By Gerald Hausman
Bokeelia, FL, USA
There are mentors we remember and some of them go back to first or second grade - that is, for me they do. But the most unforgettable mentor was one I met and became friends with during the 1980s. I refer to Mr. Rogers. He was a friend of a friend of a friend and somehow we got to be friends. I visited him in Pittsburgh, swam with him in New Mexico and stayed in Latrobe, Pennsylvania with him, and then we exchanged letters, cards and phone calls.
Fred was a swimmer, a Pisces, and I shared a love of water with him. No matter that every time we got into a pool, he swam like a fish and I, well, I swam like a whale, good enough but slow next to Fred. Fred streaked through the water. The last time I spoke to him on the phone, he asked how the water was and I said, "It's fine, come over, Fred, and we'll swim in our pond and scare the snapping turtles." He laughed. "There's nothing I'd rather do, but I'm afraid there's something I have to do first." He didn't tell me what that thing was but later I found out it was dying. He did write me a card before he passed: "Keep the water rippling. I'll be there in a while."
I recall the time, some years earlier, when I sent Fred a copy of my picture book Eagle Boy, illustrated by Barry Moser and his daughter Cara. Fred called me when he got the book and said it was his favorite of mine, and he went on about it. He loved the pictures and the story, but as much as he loved them he explained that, "I love whatever it was within you that brought this story out of you. I appreciate what made you write this and give it to others."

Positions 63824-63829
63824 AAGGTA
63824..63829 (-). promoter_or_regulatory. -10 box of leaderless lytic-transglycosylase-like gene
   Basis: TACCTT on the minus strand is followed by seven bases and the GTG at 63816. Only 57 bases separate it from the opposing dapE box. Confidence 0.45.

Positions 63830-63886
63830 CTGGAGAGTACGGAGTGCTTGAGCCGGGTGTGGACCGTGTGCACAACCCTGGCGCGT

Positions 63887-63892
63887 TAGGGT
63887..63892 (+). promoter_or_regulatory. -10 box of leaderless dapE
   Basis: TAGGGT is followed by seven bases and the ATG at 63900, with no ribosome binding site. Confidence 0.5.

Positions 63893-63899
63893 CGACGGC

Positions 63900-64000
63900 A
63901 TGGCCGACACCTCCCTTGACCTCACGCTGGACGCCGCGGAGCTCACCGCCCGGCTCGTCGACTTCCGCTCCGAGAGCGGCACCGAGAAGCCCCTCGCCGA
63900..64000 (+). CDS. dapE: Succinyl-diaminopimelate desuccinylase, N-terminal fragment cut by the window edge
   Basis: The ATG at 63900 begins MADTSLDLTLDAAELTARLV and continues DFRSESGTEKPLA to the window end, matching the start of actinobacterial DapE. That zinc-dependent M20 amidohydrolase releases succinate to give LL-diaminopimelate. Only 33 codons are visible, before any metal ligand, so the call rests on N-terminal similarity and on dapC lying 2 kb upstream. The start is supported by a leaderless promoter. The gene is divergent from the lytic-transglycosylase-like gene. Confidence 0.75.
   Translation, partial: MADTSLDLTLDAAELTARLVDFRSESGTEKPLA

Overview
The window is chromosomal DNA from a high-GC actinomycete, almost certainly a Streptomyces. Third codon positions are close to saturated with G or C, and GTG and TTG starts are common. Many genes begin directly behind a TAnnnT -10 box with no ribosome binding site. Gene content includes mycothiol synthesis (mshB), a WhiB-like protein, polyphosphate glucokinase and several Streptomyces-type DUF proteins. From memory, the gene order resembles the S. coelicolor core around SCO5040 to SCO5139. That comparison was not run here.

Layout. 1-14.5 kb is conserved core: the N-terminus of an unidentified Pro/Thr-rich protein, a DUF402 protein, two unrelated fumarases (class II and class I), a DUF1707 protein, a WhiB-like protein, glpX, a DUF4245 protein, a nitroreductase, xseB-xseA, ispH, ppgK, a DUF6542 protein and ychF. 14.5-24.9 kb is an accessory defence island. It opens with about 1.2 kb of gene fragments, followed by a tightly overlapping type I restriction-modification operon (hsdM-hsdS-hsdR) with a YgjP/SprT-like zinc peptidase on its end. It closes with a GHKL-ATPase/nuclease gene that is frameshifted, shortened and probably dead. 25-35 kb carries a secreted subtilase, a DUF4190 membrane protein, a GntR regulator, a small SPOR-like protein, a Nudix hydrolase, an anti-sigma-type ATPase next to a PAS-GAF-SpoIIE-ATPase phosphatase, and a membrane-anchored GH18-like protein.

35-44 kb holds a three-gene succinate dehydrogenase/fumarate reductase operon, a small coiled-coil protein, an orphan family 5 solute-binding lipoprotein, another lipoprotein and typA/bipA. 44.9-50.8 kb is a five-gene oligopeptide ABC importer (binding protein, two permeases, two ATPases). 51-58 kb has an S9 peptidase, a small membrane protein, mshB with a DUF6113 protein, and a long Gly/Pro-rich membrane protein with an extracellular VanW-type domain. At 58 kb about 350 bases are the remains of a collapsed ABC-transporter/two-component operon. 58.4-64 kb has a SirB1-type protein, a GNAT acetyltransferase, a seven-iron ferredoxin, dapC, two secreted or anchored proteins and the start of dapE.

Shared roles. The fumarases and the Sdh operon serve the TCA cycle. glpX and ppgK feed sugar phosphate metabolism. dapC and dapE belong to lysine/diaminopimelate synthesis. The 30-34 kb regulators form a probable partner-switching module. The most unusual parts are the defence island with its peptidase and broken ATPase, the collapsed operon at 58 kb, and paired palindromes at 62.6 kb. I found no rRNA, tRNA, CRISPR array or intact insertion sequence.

Fred's premise - and this is the reason he was such a great mentor - was that nothing is more fulfilling than helping others. He didn't, he couldn't, think of himself first. What a wonderful way to be a writer, an artist, a teller of tales, a puppet-master, a singer and piano player. What a wonderful way to just be. That's what Fred was so special at - being. And helping others be the best they could be in whatever they did or wanted to do.
My favorite Fred story - and everyone has one who knew Fred personally - was when we were going up the stairs to his TV studio in Pittsburgh. On the way up we met a woman who was hand-scrubbing the stairs. She was crouched there with bucket and brush, soapsuds and busy hands.
"Oh, be careful," she said over her shoulder. Then she saw who it was.
President Bush greets Fred Rogers (2002)
Her eyes lit up and she smiled and became a child again. "I've been waiting for years to meet you," she said. "And here you are."
"And there you are," Fred said, smiling. Then he added, "And, do you know, I have waited my whole life to meet you."
The amazing thing is that Fred meant every word of it.
How great a teacher is that? A person who means every word that he says and expects nothing in return except the gladness of being.
To be Fred wasn't always easy, I could see that. People crossed the street to see him, to meet him, to touch him. He was that kind of man.
When I think about it, no teacher gave me more courage to be myself. To love and cherish…being me.
Thank you, Fred, and keep the water rippling.
Gerald Hausman - Author & Storyteller
Gerald Hausman's profile at Stay Thirsty Publishing
Gerald Hausman, author and storyteller, calls himself a native of the world. He is the author of 70 books, some of which have been made into films, many of which have been translated into foreign languages. His latest book, The American Storybag, was released by Stay Thirsty Press in October, 2010.